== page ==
"As a result of the aging of the human population, cancer is today the most common cause of death in the world (12). Primary prevention is the best way to reduce cancer deaths. Recognition of a third contributor to cancer—R mutations—does not diminish the importance of primary prevention but emphasizes that not all cancers can be prevented by avoiding environmental risk factors (Figs. 2 and 3). Fortunately, primary prevention is not the only type of prevention that exists or can be improved in the future. Secondary prevention, i.e., early detection and intervention, can also be lifesaving. For cancers in which all mutations are the result of R, secondary prevention is the only option."


Full-text access of the referenced scientific work:

Tomasetti C, Li L, Vogelstein B. Stem cell divisions, somatic mutations,
cancer etiology, and cancer prevention. Science. 2017 Mar 24;355(6331):1330-1334.
doi: 10.1126/science.aaf9011. PubMed PMID: 28336671.
http://science.sciencemag.org/content/355/6331/1330.full


Webmaster:

Prof. Atanas G. Atanasov (Dr. habil., PhD)
https://about.me/Atanas_At


Saturday, March 25, 2017

Cancer acidity and its potential as therapeutic target


Abstract (as presented by the authors of the scientific work):

"The link between cancer metabolism and immunosuppression, inflammation and immune escape has generated major interest in investigating the effects of low pH on tumor immunity. Indeed, microenvironmental acidity may differentially impact on diverse components of tumor immune surveillance, eventually contributing to immune escape and cancer progression. Although the molecular pathways underlying acidity-related immune dysfunctions are just emerging, initial evidence indicates that antitumor effectors such as T and NK cells tend to lose their function and undergo a state of mostly reversible anergy followed by apoptosis, when exposed to low pH environment. At opposite, immunosuppressive components such as myeloid cells and regulatory T cells are engaged by tumor acidity to sustain tumor growth while blocking antitumor immune responses. Local acidity could also profoundly influence bioactivity and distribution of antibodies, thus potentially interfering with the clinical efficacy of therapeutic antibodies including immune checkpoint inhibitors. Hence tumor acidity is a central regulator of cancer immunity that orchestrates both local and systemic immunosuppression and that may offer a broad panel of therapeutic targets. This review outlines the fundamental pathways of acidity-driven immune dysfunctions and sheds light on the potential strategies that could be envisaged to potentiate immune-mediated tumor control in cancer patients."


Covered topics (the letter size corresponds to the frequency of mentioning in the text):



Concluding remarks and clinical implications (as presented by the authors of the scientific work):

"Many of the known mechanisms of tumor immune escape appear exquisitely and selectively tailored for defined molecular immune pathways, as if tumor cells, through a Darwinian pressure, were forced to lose specific features in order to survive immune attack. A classical example of this process is the loss of tumor or HLA-class I antigens, rendering cancer cells completely invisible to T lymphocytes but at the same time more susceptible to NK cell killing [166]. In a totally opposite trend, tumor acidity could instead be envisaged as a sort of “global protection shield”, by which cancer cells, through a single and relatively simple biochemical pathway, simultaneously wipe out the activity of all antitumor immune effectors and convert regulatory immune cells to protumor allies (Fig. 3). If so, correcting tumor pH should specularly lead to a rebalance of physiological immune responses and the concomitant recovery of multiple antitumor functions.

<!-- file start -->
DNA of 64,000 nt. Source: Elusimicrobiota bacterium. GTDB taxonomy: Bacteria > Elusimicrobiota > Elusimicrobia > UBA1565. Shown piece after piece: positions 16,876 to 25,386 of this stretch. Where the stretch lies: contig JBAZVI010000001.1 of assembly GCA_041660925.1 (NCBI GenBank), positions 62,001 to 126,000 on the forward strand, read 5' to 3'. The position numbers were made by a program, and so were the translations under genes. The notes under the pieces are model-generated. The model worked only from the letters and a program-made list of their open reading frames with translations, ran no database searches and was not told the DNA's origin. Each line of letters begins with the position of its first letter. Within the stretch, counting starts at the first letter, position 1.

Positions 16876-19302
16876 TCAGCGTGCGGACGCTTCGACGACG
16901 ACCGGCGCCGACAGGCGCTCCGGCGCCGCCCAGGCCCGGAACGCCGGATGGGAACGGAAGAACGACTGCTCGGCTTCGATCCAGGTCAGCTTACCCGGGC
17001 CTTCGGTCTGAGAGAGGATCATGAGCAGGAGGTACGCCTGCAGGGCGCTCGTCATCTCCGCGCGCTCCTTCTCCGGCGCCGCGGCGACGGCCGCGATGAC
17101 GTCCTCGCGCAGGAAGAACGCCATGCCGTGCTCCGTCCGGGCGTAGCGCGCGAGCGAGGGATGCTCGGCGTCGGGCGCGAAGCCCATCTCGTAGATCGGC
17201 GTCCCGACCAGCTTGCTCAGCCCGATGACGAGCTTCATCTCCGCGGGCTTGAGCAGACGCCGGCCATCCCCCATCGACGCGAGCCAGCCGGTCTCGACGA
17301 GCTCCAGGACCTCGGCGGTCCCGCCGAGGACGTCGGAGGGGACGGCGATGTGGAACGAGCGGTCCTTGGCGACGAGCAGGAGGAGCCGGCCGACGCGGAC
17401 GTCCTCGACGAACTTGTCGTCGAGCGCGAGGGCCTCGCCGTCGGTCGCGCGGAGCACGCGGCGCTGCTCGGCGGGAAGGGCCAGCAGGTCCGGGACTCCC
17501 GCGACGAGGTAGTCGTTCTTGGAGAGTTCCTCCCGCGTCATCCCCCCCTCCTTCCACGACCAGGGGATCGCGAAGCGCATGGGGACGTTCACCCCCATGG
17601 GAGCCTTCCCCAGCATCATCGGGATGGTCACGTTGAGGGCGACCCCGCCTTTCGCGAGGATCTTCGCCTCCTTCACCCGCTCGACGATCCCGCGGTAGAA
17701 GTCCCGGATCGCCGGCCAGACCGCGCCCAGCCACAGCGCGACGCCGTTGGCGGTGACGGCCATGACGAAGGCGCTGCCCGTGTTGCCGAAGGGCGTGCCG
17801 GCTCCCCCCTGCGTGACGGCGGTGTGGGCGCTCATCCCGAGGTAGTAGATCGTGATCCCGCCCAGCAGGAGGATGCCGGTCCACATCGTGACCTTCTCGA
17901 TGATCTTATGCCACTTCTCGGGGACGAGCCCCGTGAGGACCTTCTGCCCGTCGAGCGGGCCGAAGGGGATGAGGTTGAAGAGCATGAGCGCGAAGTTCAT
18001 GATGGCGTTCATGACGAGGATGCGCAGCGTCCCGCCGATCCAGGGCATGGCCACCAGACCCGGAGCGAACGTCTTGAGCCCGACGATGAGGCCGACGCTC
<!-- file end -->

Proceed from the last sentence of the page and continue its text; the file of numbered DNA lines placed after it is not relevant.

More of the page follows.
As a matter of fact, despite research investigating the immunological effects of cancer acidity is still in its infancy, data emerging from preclinical investigations depict a rich scenario of promising candidates for potential immunomodulation in clinical setting. Findings available up to date predict that buffering tumor pH should contribute to a recovery of antitumor T and NK cells and a relief of the detrimental effects exerted by immunosuppressive stroma components. Such an approach might be applied to improve spontaneous cancer immune control, or most likely to potentiate the efficacy of tumor immunotherapy. Contrasting the protumor activity of stromal myeloid cells, by specific immune depletion or blockade of selective signaling pathways, has been convincingly reported to overcome resistance to ICIs at preclinical level [115]. In this view, the hypothesis of introducing an alternative strategy to interrupt cancer/myeloid interaction by antagonizing tumor acidity sounds quite appealing.

Reversion of acidity in the TME might be obtained by systemic buffering with bicarbonate fostering an improved efficacy of PD-1 blockade [43]. The antagonism of cancer acidity is also obtainable by administration of PPIs including omeprazole and analogues. These drugs, recently receiving much attention for their unexpected therapeutic potential in oncology, have shown to reproducibly increase tumor pH in a selective manner, thanks to their nature of prodrugs specifically activated by low-pH of tumor milieu (in addition to gastric environment). PPIs potentiate DC-based cancer vaccines and adoptive T cell transfer in tumor murine models, and synergize with chemotherapy in breast cancer and sarcoma patients [93] ;  [167]. Their safety and accessibility promote omeprazole-related PPIs as promising therapeutic strategy to revert the detrimental effects on antitumor immune responses, simultaneously interfering with autocrine signaling pathways that sustain tumor growth and progression [168]. Indeed, it is established that administration of esomeprazole is associated with increased extracellular tumor pH and this is paralleled by a beneficial effect on antitumor immunity in murine models [41]. Although PPIs have been developed to bind the gastric H,K-ATPase, and definitive data on their actual cross-reactivity with V-ATPase are still scantly [169]; [170] ;  [171].